Skip to main content

The Name of the Wind by Patrick Rothfuss

Back in March, a friend of mine recommended this book to me. Being someone who wanders the shelves of my local Borders frequently, I had seen it numerous times, and heard good things about it, but I was always reading something else when it would catch my eye, and I'd think, "Okay, I'll pick you up later."

My friend tells me, "Do not make me fly out there and hurt you 'til you start reading it." He is six feet, four inches tall and a sergeant in the US Marine Corps. He can make good on the promise of pain, and I'm not inclined to give him any reason to do so. I picked up a copy, but due to various events going on with work, and the cruise we took in May, I didn't actually read the book until the end of June/beginning of July. Now I look at the calendar and realize that I've gone two months and haven't actually put up any review of it, so here we are.

Kvothe is a legend in his own time. He is a powerful wizard, and the stories people tell of him are two parts truth and one part rumor. Bast is his apprentice, with a checkered past of his own, and Chronicler...well...chronicles things, particularly the lives of famous individuals. Kvothe's story is one that Chronicler would love desperately to tell, and for a price, he'll get it. He simply has to record every word as it's spoken, keep up, and be prepared for the fact that it will take three days.

So begins Kvothe's tale, starting with his humble childhood as one of the Edema Ruh, which appear to be Rothfuss's version of gypsies. Storytelling, music, and sleight-of-hand are the young boy's bread and butter, along with basic training in real magic, called "sympathy," by Abenthy, an Arcanist trained at the University. A tragic event sends the eleven-year-old boy to the streets of Tarbean, where he spends years begging and hiding from the watch, until he finally finds an opportunity to attend the University himself.

At the book's end point, Kvothe is sixteen, and his adventure has only really begun. By the way, remember how I said it would take Kvothe three days to tell Chronicler his story? The Name of the Wind is Day One. Rothfuss is still finishing The Wise Man's Fear, which is Day Two, and it's due out March 1, 2011.

The story is extremely well-constructed. Pat is a master of pacing, and there aren't really any slow points in the book at all. Slow by the standard of the rest of the novel, maybe, but it's definitely a page-turner. Stylistically, I was initially a little dubious about some of the grammar choices made in the book, but I noticed something. The quirky items or things that set off my personal peeves (sentences ending in prepositions, or a somewhat melodramatic emotional description) happen in the parts of the book where Kvothe is telling the story. There is a distinct shift between Kvothe's voice, and Pat's own voice as narrator during the opening and closing chapters, and all of the interludes in between where we see Kvothe, Chronicler, and Bast interacting with each other and with the people living in the town nearby.

That capability to adjust your writing style not just for dialogue, but to remember to apply it to narration as well, is particularly impressive, and shows careful attention to detail. And one would probably expect that in a book that was written, edited, revised, and re-written over the course of nine years.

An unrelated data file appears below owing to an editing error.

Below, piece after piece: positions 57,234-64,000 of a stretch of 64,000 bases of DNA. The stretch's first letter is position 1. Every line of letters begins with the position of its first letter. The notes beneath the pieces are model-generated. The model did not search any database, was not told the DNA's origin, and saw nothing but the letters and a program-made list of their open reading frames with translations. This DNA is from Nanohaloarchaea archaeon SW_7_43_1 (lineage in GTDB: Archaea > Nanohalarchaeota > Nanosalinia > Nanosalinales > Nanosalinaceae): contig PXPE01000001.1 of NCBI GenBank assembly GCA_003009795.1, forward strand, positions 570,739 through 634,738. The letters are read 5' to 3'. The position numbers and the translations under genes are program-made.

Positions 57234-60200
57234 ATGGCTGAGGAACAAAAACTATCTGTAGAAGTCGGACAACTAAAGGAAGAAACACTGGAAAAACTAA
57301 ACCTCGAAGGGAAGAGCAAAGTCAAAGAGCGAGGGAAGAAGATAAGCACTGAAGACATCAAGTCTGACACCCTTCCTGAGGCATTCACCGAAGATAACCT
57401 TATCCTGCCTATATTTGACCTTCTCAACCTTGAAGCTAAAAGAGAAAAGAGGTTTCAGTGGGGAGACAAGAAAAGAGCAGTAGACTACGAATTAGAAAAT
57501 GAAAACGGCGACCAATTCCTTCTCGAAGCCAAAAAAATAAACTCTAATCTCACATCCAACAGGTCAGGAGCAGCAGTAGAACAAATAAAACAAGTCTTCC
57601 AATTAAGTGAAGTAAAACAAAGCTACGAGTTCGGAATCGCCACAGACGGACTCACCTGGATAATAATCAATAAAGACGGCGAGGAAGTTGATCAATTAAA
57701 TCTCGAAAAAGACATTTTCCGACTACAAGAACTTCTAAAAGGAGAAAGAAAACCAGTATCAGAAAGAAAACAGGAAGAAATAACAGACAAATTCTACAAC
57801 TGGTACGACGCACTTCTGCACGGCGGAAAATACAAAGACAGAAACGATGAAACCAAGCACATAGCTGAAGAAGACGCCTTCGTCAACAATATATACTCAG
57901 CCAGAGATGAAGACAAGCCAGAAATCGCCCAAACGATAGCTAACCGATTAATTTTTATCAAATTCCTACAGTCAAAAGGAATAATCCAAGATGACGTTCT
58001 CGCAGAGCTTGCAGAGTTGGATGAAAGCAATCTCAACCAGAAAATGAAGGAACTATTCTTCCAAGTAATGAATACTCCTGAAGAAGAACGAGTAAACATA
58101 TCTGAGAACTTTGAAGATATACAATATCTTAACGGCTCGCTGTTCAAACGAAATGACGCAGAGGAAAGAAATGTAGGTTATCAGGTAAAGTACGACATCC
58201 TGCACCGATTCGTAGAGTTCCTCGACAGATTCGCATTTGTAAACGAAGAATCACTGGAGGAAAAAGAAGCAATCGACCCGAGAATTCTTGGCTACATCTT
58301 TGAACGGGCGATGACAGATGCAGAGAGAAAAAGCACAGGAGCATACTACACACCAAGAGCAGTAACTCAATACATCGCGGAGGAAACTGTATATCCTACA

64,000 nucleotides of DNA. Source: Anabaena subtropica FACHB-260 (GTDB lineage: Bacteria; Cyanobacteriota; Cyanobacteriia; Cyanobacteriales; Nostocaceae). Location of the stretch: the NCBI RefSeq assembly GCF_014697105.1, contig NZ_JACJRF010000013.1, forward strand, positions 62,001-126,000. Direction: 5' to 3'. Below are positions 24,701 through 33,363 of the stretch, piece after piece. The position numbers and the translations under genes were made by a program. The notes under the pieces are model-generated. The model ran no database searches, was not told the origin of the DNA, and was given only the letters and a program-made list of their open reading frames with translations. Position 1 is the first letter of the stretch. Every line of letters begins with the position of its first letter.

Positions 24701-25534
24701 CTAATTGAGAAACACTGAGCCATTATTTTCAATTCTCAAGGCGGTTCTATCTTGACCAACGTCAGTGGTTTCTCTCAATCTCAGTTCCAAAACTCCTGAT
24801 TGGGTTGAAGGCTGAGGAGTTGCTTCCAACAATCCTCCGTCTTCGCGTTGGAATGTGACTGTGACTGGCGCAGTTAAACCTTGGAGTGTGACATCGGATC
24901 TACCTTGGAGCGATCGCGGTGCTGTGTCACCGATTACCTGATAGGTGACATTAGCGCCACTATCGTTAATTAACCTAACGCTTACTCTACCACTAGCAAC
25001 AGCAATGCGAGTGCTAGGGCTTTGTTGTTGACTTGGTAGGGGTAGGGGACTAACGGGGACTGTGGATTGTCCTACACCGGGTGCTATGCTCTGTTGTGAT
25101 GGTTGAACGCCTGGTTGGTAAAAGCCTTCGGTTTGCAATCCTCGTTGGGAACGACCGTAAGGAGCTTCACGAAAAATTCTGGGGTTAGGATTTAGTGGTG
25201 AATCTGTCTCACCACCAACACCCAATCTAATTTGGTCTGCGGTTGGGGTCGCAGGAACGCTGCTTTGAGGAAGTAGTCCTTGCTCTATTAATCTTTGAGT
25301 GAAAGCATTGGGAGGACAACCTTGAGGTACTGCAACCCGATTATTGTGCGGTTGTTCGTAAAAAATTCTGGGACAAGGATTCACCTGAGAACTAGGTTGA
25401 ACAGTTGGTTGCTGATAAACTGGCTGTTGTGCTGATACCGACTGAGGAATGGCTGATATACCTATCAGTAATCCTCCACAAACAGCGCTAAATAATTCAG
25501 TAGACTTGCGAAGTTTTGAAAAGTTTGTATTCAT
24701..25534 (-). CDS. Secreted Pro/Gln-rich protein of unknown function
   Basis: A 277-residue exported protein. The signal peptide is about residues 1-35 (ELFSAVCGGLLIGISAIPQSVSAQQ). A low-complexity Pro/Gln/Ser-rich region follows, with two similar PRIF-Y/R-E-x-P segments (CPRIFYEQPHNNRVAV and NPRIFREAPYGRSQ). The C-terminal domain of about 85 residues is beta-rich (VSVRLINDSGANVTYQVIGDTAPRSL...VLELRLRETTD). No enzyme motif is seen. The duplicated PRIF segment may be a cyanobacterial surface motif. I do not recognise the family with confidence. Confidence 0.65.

If you don't read it, I know a really tall man who'd like to have a chat with you.

The Name of the Wind: Day One; Mass Market Paperback, $8.99

Popular posts from this blog

Waiting by the Door

Trigger warning: bipolar disorder, mania, depression, self-harm
“I’m tired of feeling sad.” He says it as you are both eating breakfast, his expression drained of life. It has been three days of this, and you know, despite what you may be hoping, that it is far from over. It started a couple weeks ago, not with sadness, but what a psychologist calls, “hypomania.”

It's Not About the Guns

Fifteen years ago, my mom and I had an interesting discussion about the repercussions of being out. I came out the year before, just before graduating high school, and in the intervening time, had come out to my brother, my grandparents, my co-workers, my friends. Mom and I had danced around the topic a lot, but after my initial coming-out conversations with her, we'd essentially swept it under the rug. When things finally came to a head, I asked her why. Why, of all people, could I not talk to her about this topic?

"Because there are mean people in this world. There are people who will want to hurt you because of who you are, and who you love, and that scares me."

I took a minute to digest this information. "You work at a bank. If someone robs that bank tomorrow, and decides you're not moving fast enough for them, they could shoot and kill you, and it wouldn't matter to them that you are married, or that you have two sons at home. I could be afraid of what …

Being a Man

Just over a year ago, I met someone. Pros: vibrant personality, intelligent, witty, attractive. Cons: sketchy living situation, somewhat checkered past, ten and a half years my junior. Mom was going to have a field day with that last one. We talked online, texted for a couple days, met for coffee, kept texting, and things went from there.

And, he's transgender. He was assigned female at birth and is transitioning to male. He started hormone replacement therapy in February of 2013, and as of this writing has had no surgeries. To say that I was nervous would be an understatement. I didn't know what to expect, and to be honest, I had no clue about the vast majority of the "process" of transition. He was open about this fact from the onset, and was (mostly) patient with questions I asked, though he also coached me to do some research on my own. So I read, and I researched. Wikipedia articles, ftmguide.org, YouTube videos, you name it.